Harry lost his parents when he was only one year old. And while Lupin and Sirius each attempt to fill this hole in Harry’s life in their own ways, I think the real father figure to Harry is Dumbledore. From day one, Dumbledore takes Harry under his wing, gives him advice, helps him grow up, challenges him and finally, let’s Harry come alongside him in the final battles. Harry has great respect for this unpredictable, wise and compassionate man and hates to disappoint him. While Harry just wants to be a normal boy, Dumbledore sees his potential for more. And while Dumbledore acts like he’s just talking to Harry as a professor would to a student, they both know that Dumbledore couldn’t have loved Harry more if he was his father. Their relationship was one of my favorites to watch unfold.

Voldemort. Do not pity the dead, Harry. Pity the living, and, above all those who live without love.” – Dumbledore in Harry Potter and the Deathly Hallows.

At first, Voldemort was just the reason Harry is called the Boy Who Lived. Slowly, as the books progress and we learn about his past, his motivations, his desires, not only does he seem more interesting, he becomes more and more threatening and terrifying. There are so many parallels to Voldemort’s life and actions and Harry’s life and actions. There’s something so similar and yet so strikingly different about them. And ultimately, it is love, in all its diversities, that separates them. Harry, alive because of love and living for love, and Voldemort, not valuing life because of his complete lack of understanding of love.

Harry. “It is a curious thing, Harry, but perhaps those who are best suited to power are those who have never sought it. Those who, like you, have leadership thrust upon them, and take up the mantle because they must, and find to their own surprise that they wear it well.” … “I have known, for some time now, that you are the better man.” -Dumbledore in Harry Potter and the Deathly Hallows.

As cliché as it might sound, Harry is my favorite character in the series. Don’t get me wrong, I’ve got mad love for Hermione, Ron, Dumbledore, Mrs. Weasley, Ginny, Lupin, Sirius…you get the idea. But Harry truly is my favorite. Why? If you’ve read even one of my book reviews, you know I have a thing for character development. Now, the thing with Harry is that he starts the series at 11 and finishes at 17, so there is a natural growing up we get to watch happen. We watch him go from ignorant little boy to angsty teenager to a young man grappling with serious events and their consequences. And yet, as similar as Harry and Ron might be in their manner of jokes and interests, Harry didn’t have a normal childhood like Ron did. He’s different. Having been orphaned at one, he was raised by an aunt and uncle who verbally abused him and treated him like trash. Even in the last book, there was a moment where I realized that Harry, though 17, is still just an orphan who wants a family—a real, loving family—more than anything in the world. But at the same time, he’s used to being alone. And having encountered Voldemort at 11 and again and again throughout his years at Hogwarts, he’s also used to being in danger. Therefore, while Ron and Hermione would do anything for him, at the end of the seventh book, Harry must face Voldemort alone. He knows what’s at stake. He knows it began with him and Voldemort and that’s where it will end, even if he doesn’t know exactly how. And it’s then, all on his own, that he must decide what the point of this life is.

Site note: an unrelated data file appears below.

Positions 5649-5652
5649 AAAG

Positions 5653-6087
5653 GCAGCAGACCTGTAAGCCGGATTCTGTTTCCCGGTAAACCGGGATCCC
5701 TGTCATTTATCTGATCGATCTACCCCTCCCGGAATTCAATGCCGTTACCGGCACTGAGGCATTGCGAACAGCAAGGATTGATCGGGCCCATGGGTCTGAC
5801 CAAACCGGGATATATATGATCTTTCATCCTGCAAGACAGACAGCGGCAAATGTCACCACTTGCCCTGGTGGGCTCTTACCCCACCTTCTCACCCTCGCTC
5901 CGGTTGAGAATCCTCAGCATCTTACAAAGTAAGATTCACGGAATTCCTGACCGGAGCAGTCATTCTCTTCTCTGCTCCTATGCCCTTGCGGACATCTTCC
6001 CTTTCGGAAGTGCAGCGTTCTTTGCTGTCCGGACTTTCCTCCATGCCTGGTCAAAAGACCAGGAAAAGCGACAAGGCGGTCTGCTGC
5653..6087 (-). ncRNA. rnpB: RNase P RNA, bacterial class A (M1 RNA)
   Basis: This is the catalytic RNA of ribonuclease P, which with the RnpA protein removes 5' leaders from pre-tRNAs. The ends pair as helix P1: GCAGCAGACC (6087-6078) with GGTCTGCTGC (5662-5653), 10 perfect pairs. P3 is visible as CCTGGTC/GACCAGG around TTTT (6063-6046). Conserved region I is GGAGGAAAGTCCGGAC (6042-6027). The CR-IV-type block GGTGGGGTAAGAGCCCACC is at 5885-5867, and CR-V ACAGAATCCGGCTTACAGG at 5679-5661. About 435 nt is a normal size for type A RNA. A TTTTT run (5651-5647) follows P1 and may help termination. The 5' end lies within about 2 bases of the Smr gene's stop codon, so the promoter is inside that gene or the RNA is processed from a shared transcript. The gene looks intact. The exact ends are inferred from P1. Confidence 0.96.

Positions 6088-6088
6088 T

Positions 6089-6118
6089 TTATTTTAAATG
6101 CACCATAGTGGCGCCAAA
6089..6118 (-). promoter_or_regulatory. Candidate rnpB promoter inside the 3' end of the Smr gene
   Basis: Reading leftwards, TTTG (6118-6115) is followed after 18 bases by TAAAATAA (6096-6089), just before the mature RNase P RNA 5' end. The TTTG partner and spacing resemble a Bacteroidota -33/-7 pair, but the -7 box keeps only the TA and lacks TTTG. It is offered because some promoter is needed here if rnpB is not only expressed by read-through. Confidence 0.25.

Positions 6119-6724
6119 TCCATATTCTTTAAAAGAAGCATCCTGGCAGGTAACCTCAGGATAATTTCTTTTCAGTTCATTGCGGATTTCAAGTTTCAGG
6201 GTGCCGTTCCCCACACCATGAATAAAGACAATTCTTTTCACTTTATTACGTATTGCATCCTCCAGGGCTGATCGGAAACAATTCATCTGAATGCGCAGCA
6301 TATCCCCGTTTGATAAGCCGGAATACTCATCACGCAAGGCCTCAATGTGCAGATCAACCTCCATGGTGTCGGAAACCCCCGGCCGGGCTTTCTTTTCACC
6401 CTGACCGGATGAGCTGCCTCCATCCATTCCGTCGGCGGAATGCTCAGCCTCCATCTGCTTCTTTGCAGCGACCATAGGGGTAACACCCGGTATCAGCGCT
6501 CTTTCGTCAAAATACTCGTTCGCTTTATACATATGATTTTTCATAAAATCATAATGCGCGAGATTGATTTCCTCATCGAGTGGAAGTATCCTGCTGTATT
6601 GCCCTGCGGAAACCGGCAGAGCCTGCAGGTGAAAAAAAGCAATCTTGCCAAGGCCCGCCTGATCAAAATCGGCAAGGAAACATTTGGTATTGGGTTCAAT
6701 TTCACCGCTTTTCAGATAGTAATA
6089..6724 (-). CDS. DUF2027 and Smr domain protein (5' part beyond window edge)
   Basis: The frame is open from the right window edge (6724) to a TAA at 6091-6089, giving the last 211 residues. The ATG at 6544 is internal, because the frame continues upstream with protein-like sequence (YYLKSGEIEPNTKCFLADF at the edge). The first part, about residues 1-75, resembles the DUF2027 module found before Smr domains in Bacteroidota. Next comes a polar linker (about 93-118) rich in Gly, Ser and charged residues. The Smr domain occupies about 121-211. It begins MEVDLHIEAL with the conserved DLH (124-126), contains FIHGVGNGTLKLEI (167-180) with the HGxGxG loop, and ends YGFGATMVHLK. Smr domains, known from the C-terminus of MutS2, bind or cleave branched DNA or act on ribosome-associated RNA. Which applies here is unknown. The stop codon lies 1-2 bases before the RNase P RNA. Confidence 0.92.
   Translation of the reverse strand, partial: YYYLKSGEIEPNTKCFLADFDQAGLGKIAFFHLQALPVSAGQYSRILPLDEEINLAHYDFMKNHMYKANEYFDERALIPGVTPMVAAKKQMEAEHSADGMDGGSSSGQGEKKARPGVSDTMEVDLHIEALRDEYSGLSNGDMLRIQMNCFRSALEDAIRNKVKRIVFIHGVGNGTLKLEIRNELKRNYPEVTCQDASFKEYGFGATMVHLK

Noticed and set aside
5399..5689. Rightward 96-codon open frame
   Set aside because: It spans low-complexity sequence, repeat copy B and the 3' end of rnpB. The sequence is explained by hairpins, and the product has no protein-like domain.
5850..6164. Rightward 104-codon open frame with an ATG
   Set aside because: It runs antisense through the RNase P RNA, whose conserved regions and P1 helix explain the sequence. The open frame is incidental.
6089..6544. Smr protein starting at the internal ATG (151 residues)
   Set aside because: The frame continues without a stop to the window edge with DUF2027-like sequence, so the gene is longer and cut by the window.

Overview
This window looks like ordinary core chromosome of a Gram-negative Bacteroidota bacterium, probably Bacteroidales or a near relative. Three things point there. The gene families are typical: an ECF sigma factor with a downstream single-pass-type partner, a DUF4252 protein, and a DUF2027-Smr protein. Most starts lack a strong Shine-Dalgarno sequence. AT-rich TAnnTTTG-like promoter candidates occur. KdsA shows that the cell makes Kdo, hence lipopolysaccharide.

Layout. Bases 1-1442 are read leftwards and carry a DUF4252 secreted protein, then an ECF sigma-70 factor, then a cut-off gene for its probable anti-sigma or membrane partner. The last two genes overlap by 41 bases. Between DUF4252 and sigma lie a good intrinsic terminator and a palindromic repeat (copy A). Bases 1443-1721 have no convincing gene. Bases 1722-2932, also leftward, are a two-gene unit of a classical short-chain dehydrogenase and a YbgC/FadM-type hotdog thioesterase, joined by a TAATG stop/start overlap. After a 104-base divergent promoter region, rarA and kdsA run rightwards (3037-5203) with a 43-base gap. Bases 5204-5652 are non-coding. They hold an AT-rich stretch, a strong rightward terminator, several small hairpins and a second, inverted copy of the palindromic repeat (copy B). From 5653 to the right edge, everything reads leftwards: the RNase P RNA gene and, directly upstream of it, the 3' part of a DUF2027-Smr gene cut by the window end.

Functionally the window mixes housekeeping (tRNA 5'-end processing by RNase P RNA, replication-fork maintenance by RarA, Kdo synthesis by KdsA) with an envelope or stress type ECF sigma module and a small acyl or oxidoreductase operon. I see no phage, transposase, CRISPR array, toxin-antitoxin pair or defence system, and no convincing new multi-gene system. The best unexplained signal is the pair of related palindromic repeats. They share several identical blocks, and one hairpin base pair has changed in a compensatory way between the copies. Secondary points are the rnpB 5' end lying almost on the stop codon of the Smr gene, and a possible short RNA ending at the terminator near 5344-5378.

Throughout his short life, what has Harry learned matters—really matters?

Family. Friends. Life. Love. In the end, he decided that all these things were more important than even himself. Something Voldemort would never—could never—understand.

“You’ll stay with me?”

“Until the very end.” – Harry Potter and the Deathly Hallows

All the reasons I gave above for loving Harry Potter describes only some of what I felt when I turned the last page six months ago. So, going back to what I mentioned earlier, how has Harry Potter changed me? I think the main answer to that question is this: I wouldn’t have rooted for Harry, bonded with him, Ron and Hermione, been horrified at Voldemort’s actions, or been moved by the love and sacrifices of so many different characters if I hadn’t read this series. Because I realized I had signed off this series because of what other people were saying instead of picking it up and deciding for myself. I very well could have strongly disliked this series. It could have been everything people were saying it was and if so, that would have disturbed me to the point of not finishing it, I’m sure.

But this distorted view people have of Harry Potter isn’t real. I know because I once held that view in some mild way as well. Well, I don’t anymore.

As a conservative Christian, Harry Potter only reminded me of how much love there still is in the world, how light will always shine in the darkness and how good will always conquer evil. And how some things—some people—are more important than oneself. This—this is why I love Harry Potter.